As the first set of US sanctions against Iran went back into effect Aug. 7, India is applying its negotiations skills—effectively, so far—toward managing relations with both sides.
The United States and its Persian Gulf Arab allies may be able to provide India with enough crude to offset any reduction in India’s oil imports from Iran. But will Delhi give in to the Trump administration’s pressure to cut Iranian oil imports completely by Nov. 4, thereby endangering a long-standing relationship with Tehran that goes beyond energy?
India wants a waiver from US sanctions so that it can continue to import a significant amount of Iranian oil. The Trump administration wants to reduce Iranian oil exports to zero, and that means threatening companies that do business with Iran with “secondary sanctions,” which include cutting them off from the US financial system.
Technically, Indian refineries can use US sweet crude instead of Iranian oil. Indeed, US oil exports to India increased to 15 million barrels by July 2018, almost double the 8 million barrels India imported in 2017. However, Indian companies that import Iranian oil—including Esser Oil, which buys 40 percent of its crude from Iran—are now facing uncertainty. Will the US provide India with the same incentives that Iran does, such as free shipping, insurance, and an extended credit period? Will the US allow India to pay in rupees, as Iran does?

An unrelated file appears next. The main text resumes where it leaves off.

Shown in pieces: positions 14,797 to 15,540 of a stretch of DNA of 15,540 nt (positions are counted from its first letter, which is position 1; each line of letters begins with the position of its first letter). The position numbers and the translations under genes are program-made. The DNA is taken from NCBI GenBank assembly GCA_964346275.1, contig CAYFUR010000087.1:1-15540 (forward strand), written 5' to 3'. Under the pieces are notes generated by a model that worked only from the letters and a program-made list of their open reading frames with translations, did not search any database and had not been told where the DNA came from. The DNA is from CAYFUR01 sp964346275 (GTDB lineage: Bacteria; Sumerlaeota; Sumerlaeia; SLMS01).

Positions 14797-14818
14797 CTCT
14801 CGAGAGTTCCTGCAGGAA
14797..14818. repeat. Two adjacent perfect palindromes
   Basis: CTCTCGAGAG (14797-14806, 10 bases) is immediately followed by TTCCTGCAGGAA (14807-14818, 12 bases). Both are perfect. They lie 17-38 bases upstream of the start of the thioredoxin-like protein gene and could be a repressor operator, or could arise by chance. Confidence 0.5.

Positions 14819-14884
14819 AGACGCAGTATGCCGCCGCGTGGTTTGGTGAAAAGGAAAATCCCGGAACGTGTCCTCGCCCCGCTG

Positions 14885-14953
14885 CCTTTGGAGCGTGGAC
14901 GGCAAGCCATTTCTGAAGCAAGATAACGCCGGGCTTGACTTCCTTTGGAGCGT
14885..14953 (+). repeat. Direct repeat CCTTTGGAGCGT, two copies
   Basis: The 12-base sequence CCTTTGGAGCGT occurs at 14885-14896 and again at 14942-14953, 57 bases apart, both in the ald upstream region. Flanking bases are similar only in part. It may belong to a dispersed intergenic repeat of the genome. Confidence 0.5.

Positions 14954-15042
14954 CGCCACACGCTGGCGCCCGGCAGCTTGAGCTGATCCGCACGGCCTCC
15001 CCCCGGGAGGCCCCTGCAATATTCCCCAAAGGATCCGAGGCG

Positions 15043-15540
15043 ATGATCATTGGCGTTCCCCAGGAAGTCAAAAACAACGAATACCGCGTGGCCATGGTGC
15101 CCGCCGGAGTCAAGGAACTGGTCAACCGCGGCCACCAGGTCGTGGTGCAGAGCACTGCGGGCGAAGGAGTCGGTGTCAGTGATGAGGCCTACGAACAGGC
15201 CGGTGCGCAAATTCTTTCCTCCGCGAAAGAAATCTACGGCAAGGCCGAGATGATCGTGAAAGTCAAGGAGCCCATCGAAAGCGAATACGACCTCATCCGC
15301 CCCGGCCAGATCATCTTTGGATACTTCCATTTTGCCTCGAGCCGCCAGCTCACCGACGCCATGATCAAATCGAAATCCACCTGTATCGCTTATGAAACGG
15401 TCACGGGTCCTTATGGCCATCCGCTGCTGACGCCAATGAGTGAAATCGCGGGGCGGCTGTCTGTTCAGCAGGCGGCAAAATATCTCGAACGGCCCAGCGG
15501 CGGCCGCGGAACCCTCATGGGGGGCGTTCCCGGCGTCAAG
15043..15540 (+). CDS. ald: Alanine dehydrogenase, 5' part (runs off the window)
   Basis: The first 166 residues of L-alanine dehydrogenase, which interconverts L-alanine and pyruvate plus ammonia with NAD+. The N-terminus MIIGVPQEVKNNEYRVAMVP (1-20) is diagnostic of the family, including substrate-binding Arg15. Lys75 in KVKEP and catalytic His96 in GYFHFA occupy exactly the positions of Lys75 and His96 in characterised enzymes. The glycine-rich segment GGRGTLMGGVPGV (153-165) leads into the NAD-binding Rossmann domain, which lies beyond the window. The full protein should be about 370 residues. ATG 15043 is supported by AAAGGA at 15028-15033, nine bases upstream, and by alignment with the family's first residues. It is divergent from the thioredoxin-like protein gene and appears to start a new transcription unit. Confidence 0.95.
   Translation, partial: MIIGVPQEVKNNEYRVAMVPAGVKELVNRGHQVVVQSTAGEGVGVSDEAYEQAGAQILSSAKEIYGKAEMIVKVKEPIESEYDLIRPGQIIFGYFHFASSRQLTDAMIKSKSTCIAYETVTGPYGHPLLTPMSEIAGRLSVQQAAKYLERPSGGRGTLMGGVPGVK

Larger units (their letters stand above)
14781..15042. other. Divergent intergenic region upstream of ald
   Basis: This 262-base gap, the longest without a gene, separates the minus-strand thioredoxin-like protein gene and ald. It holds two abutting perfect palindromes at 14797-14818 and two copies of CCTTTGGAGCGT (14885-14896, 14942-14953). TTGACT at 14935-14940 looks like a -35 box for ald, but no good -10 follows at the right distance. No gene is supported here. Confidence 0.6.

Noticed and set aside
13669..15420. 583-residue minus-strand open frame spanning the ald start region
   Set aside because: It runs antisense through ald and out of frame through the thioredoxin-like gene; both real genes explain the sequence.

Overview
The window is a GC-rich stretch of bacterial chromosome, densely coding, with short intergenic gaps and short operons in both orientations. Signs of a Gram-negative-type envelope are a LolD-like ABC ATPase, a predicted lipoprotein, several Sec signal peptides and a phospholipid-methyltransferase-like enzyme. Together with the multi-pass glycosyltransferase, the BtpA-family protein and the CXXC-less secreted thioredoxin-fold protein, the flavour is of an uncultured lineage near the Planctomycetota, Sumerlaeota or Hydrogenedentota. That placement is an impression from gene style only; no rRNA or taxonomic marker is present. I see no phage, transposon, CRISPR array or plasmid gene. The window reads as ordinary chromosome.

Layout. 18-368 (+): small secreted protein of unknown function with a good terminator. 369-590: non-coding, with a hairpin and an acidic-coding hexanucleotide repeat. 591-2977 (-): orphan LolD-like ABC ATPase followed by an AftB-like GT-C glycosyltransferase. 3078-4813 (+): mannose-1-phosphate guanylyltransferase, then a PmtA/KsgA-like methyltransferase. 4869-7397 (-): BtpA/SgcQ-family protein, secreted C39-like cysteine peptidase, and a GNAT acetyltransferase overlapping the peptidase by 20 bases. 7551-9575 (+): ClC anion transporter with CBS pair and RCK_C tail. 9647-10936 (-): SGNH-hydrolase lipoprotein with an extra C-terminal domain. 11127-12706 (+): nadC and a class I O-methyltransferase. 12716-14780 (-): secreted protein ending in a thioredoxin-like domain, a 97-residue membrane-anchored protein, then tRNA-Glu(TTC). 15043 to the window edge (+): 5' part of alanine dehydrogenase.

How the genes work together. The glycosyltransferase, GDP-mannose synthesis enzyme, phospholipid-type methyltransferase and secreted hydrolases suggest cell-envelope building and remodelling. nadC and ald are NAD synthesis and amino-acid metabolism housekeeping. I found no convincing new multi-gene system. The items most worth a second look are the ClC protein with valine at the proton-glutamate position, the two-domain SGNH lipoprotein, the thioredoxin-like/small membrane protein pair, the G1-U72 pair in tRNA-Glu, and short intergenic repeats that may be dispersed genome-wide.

India has taken advantage of Iran’s offer and, despite differences over the development of Iran’s Farzad B gas field, plans to increase its Iranian oil imports this fiscal year to 7 million tons compared to the previous fiscal year’s 4 million tons.
Incidentally, India may be able to receive cheaper US crude if China imposes tariffs on energy imports from the US. China is currently the United States’ second-largest energy importer after Canada. But with the addition of tariffs, it would no longer make much economic sense for Chinese refineries to buy US oil. That could lower the price of US crude and India could take advantage.
Indian Prime Minister Narendra Modi’s government has benefited enormously from global oil prices as low as $57 per barrel. His government has also managed to take advantage, both politically and economically, of Iran’s economic dilemma. It has kept its relations with Iran alive while still complying with international sanctions imposed upon Iran. Modi’s government managed to keep many of his economic promises due in large part to low oil prices. However, with an election looming in 2019, Modi’s government may need oil prices to decline again.